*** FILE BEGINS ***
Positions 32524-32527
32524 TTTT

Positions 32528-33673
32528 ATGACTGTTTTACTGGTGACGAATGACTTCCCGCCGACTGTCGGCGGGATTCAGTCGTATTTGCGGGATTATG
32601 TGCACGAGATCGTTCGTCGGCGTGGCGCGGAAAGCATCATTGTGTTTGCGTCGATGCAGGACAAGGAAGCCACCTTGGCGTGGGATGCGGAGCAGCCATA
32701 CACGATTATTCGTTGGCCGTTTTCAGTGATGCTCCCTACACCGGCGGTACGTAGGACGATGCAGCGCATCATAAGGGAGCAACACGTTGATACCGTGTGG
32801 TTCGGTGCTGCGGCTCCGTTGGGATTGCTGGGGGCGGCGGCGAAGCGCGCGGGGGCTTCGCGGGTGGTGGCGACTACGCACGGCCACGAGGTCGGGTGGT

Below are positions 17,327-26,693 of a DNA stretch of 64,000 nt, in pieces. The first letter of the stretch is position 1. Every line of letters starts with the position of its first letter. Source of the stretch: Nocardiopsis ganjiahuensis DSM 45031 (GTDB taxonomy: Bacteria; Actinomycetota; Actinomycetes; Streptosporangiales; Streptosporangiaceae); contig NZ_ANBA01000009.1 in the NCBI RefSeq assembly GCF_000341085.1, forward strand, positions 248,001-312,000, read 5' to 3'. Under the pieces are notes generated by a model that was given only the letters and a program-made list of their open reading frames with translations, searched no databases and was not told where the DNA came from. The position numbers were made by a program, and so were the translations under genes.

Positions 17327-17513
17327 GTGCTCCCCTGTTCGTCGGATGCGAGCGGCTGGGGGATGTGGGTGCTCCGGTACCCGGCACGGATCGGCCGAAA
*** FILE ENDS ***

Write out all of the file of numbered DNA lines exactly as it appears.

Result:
Positions 32524-32527
32524 TTTT

Positions 32528-33673
32528 ATGACTGTTTTACTGGTGACGAATGACTTCCCGCCGACTGTCGGCGGGATTCAGTCGTATTTGCGGGATTATG
32601 TGCACGAGATCGTTCGTCGGCGTGGCGCGGAAAGCATCATTGTGTTTGCGTCGATGCAGGACAAGGAAGCCACCTTGGCGTGGGATGCGGAGCAGCCATA
32701 CACGATTATTCGTTGGCCGTTTTCAGTGATGCTCCCTACACCGGCGGTACGTAGGACGATGCAGCGCATCATAAGGGAGCAACACGTTGATACCGTGTGG
32801 TTCGGTGCTGCGGCTCCGTTGGGATTGCTGGGGGCGGCGGCGAAGCGCGCGGGGGCTTCGCGGGTGGTGGCGACTACGCACGGCCACGAGGTCGGGTGGT

Below are positions 17,327-26,693 of a DNA stretch of 64,000 nt, in pieces. The first letter of the stretch is position 1. Every line of letters starts with the position of its first letter. Source of the stretch: Nocardiopsis ganjiahuensis DSM 45031 (GTDB taxonomy: Bacteria; Actinomycetota; Actinomycetes; Streptosporangiales; Streptosporangiaceae); contig NZ_ANBA01000009.1 in the NCBI RefSeq assembly GCF_000341085.1, forward strand, positions 248,001-312,000, read 5' to 3'. Under the pieces are notes generated by a model that was given only the letters and a program-made list of their open reading frames with translations, searched no databases and was not told where the DNA came from. The position numbers were made by a program, and so were the translations under genes.

Positions 17327-17513
17327 GTGCTCCCCTGTTCGTCGGATGCGAGCGGCTGGGGGATGTGGGTGCTCCGGTACCCGGCACGGATCGGCCGAAA